In effect, the control flow engine 2 maintains Von Neuman machine architecture style execution semantics without actually fetching the instructions themselves while the data flow engine fetches and executes instructions of a trace out of program order resembling a data flow machine. Furthermore, intra-dependency chain instruction result communications, the bulk of most communications, are contained within each execution cluster. Only the results that are live-out from each dependency chain need to be broadcast globally to other clusters 8 and the global reorder buffer 9. Exceptions are handled similar to the manner in which they are handled in a frame processor. A trace is treated as a checkpoint interval for the global rename map 5 and reorder buffer 9. When an exception occurs within a trace, the processors state is restored to the start of the trace checkpoint (trace boundary) and subsequent instructions are replayed sequentially in program order until the faulting instruction is reached.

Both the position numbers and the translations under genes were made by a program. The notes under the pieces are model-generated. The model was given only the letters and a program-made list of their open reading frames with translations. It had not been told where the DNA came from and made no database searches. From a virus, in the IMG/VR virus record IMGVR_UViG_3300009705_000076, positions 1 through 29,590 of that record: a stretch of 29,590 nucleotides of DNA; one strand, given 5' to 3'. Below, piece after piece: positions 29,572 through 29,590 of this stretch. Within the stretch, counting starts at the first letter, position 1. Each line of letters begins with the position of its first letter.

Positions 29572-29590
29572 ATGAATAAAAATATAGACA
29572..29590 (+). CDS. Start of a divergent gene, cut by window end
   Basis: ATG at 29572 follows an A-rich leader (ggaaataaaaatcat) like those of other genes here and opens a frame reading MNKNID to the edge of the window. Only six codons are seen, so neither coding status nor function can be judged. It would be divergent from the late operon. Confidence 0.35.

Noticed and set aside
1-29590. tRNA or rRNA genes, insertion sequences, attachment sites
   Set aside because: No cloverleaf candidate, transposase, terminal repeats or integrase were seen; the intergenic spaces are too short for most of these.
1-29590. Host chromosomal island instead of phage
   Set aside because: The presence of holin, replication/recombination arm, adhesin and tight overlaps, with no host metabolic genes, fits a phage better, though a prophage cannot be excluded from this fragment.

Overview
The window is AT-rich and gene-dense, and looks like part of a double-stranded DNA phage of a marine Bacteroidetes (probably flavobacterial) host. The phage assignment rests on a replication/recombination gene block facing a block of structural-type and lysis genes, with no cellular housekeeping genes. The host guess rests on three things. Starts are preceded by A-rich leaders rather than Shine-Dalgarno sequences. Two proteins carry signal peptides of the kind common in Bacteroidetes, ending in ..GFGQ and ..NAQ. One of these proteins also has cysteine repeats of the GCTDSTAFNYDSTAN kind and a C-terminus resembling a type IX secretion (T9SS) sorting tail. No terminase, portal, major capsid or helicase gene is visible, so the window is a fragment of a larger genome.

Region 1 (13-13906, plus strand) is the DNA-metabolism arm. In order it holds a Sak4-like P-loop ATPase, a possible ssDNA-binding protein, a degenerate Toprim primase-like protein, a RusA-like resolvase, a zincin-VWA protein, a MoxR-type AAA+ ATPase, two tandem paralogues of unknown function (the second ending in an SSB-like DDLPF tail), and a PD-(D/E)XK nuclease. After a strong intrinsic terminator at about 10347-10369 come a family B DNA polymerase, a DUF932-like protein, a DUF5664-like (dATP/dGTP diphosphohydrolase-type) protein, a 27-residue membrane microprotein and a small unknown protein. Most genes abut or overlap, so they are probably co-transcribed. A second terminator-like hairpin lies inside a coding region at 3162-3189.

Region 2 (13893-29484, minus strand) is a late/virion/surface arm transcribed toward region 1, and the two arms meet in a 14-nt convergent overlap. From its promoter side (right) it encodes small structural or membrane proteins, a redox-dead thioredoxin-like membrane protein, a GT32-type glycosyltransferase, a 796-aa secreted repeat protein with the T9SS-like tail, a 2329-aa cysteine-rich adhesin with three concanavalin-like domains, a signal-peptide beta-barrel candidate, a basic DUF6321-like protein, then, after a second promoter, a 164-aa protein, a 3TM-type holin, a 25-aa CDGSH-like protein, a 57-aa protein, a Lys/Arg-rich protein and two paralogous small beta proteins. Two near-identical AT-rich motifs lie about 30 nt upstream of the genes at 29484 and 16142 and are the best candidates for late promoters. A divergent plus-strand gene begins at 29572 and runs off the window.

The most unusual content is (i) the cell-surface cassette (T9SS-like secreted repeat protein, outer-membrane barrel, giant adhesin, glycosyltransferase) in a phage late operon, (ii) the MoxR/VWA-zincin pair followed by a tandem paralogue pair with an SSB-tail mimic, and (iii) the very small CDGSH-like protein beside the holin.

Under normal circumstances, the control flow engine 2 and the data flow engine 7 have a simple producer consumer relationship through the dependency chain issue window 6. Typically, if all instructions in a trace execute with no exceptions or mispredictions, the entire trace can be committed by freeing its reorder buffer entry as in copying their values to architected state. However, branch mispredictions and exceptions present special cases where the data flow engine 7 can effect the control flow engine 2.

The architecture state consists of the most recently completed and pending assignments to each register, relative to the end of the known instruction sequence, regardless of which instructions have been issued or completed. This is the state that must be accessed by an instruction following this sequence, for correct operation.